Now defunct in name, Pacific Exchange – PCX was one of four U.S. exchanges to trade equity options and the first to develop and implement an electronic trading system. At one time, the PCX had operations in both Los Angeles and San Francisco, but both closed in early 2000 when the PCX partnered with the Archipelago Exchange (ArcaEx), which later merged with the New York Stock Exchange. Consequently, PCX transactions are now conducted on the NYSE Arca platform. Besides providing regulatory services to ArcaEx, the PCX continues to run its options business. But it has also embraced the idea of a hybrid model. To that effect, it launched PCX Plus, which allows options market-makers to make trades—either from its floor or from remote locations.

BREAKING DOWN Pacific Exchange - PCX

PCX was originally formed in San Francisco in 1882 as the "Stock and Bond Exchange", which was utilized by both institutional and individual investors alike. Its original purpose was to facilitate stock trades associated with large amounts of silver found in Nevada, after a silver rich area known as the Comstock Lode sparked a frenzied silver rush. Many men became millionaires off of the Comstock Lode discovery, including a foursome known as "Bonanza Kings," comprising James Graham Fair, John William Mackay, William S. O'Brien and James Claire Flood, for whom San Francisco's iconic Flood Building on Market Street is named.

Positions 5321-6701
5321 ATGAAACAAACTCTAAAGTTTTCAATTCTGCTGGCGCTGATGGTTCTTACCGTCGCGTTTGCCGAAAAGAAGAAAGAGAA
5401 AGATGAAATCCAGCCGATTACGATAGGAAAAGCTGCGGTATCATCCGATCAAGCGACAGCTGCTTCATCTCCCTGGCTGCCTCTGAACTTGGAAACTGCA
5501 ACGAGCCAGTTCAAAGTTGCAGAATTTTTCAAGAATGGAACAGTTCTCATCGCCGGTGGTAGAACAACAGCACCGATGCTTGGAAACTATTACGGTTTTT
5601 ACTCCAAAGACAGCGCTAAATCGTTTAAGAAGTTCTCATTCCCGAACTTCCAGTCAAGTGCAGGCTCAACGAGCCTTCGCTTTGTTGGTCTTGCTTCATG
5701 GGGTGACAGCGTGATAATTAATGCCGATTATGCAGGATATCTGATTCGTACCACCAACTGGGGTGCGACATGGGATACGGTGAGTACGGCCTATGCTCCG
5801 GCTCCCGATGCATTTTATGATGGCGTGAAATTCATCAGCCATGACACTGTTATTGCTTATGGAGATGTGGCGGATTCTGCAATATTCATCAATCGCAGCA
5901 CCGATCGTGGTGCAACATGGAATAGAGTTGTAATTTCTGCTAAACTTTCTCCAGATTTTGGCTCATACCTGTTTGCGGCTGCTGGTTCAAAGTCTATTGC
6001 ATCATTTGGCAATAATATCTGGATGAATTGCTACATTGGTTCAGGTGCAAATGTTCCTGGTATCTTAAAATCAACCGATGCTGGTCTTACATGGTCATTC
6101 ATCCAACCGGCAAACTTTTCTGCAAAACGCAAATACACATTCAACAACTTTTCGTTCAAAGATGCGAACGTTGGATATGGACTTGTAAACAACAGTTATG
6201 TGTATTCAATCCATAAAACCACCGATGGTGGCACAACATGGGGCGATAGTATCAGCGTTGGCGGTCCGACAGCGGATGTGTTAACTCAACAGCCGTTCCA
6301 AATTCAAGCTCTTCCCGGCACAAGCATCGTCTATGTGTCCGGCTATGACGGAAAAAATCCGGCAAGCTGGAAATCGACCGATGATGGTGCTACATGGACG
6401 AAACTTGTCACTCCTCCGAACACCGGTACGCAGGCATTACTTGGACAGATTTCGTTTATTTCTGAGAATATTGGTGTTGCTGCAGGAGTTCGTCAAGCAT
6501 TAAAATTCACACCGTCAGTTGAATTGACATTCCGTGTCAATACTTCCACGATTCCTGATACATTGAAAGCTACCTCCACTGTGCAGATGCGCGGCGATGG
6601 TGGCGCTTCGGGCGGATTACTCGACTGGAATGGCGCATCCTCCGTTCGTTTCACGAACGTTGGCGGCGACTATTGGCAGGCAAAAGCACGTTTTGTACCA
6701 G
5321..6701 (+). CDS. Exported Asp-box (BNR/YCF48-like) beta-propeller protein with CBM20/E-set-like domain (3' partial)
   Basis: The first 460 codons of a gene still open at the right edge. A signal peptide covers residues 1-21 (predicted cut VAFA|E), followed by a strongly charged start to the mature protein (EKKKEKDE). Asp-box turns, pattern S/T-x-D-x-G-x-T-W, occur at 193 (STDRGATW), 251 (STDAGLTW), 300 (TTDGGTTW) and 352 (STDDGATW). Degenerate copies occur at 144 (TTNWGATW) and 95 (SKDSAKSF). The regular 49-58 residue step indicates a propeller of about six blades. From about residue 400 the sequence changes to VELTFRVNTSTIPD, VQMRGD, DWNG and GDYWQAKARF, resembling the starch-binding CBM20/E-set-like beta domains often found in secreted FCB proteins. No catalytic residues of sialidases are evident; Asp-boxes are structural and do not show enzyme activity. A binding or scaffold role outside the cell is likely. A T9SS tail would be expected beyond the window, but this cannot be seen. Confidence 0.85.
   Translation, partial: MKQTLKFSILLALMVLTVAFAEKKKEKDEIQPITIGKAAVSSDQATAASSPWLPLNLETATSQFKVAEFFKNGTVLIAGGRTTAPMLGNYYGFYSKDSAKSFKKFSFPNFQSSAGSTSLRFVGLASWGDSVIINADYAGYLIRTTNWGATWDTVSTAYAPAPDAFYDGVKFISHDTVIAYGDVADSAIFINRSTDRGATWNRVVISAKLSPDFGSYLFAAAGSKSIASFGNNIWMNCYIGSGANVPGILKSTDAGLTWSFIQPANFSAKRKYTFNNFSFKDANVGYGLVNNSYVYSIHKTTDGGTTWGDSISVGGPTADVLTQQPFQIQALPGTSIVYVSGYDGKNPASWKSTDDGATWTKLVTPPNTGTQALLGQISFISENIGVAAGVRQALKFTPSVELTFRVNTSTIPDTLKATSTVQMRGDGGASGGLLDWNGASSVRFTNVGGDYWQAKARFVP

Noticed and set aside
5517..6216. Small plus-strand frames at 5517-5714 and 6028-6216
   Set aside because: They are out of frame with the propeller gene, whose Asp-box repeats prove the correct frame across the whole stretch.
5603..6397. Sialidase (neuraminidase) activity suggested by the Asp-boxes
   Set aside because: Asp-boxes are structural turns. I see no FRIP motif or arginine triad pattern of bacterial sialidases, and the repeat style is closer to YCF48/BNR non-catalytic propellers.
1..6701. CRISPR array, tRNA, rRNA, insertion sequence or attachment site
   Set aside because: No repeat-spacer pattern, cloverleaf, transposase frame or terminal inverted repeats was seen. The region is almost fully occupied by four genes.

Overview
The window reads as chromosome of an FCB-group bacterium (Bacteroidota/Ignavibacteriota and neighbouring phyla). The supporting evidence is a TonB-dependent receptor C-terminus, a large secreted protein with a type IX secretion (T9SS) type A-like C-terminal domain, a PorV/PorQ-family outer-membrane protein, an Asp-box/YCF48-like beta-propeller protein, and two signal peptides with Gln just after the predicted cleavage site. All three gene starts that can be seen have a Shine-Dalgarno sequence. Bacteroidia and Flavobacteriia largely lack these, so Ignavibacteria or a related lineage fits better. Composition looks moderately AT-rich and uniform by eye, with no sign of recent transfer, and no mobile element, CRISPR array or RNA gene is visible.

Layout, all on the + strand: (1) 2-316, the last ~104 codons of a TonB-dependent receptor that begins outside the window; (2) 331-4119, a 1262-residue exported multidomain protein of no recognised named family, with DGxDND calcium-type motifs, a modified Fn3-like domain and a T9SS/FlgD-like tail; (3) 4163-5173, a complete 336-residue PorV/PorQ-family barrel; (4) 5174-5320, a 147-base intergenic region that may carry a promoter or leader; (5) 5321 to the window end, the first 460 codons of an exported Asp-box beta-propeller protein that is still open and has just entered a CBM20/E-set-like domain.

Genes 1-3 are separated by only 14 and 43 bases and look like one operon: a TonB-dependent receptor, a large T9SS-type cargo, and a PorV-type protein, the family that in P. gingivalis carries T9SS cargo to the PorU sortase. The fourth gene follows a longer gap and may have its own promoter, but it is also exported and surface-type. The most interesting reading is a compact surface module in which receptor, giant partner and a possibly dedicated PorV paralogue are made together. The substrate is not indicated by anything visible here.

The exchange was officially renamed “PCX” in 1957, when the San Francisco and Los Angeles stock exchanges merged. For years, the PCX was a mainstay in San Francisco's financial district, but its open outcry system of trading became archaic with the advent of computers and electronic trading. It ceased operations in 2005. But before it shuttered its doors as PCX, the exchange witnessed robust trading activity. And by the mid 1980s, the PCX was the nations third-biggest options market.

During its 124-year run, the PCX functioned during some of the country’s most impactful economic events. This included the California Gold Rush, the Great Depression, and the early use of computers, to trade stocks.

The PCX wasn’t the only exchange whose fate was altered by advances of trading technology. Case in point: The Cincinnati Stock Exchange, which was founded in 1885, closed its floor and went almost completely electronic in 1980, when it was renamed the National Stock Exchange. Similarly, The Boston Stock Exchange, launched in 1830, is a founding member of the all-electronic Boston Options Exchange. The Chicago Stock Exchange, established in 1882, absorbed several of its competitors in Cleveland, St. Louis, Minneapolis and even New Orleans over the years.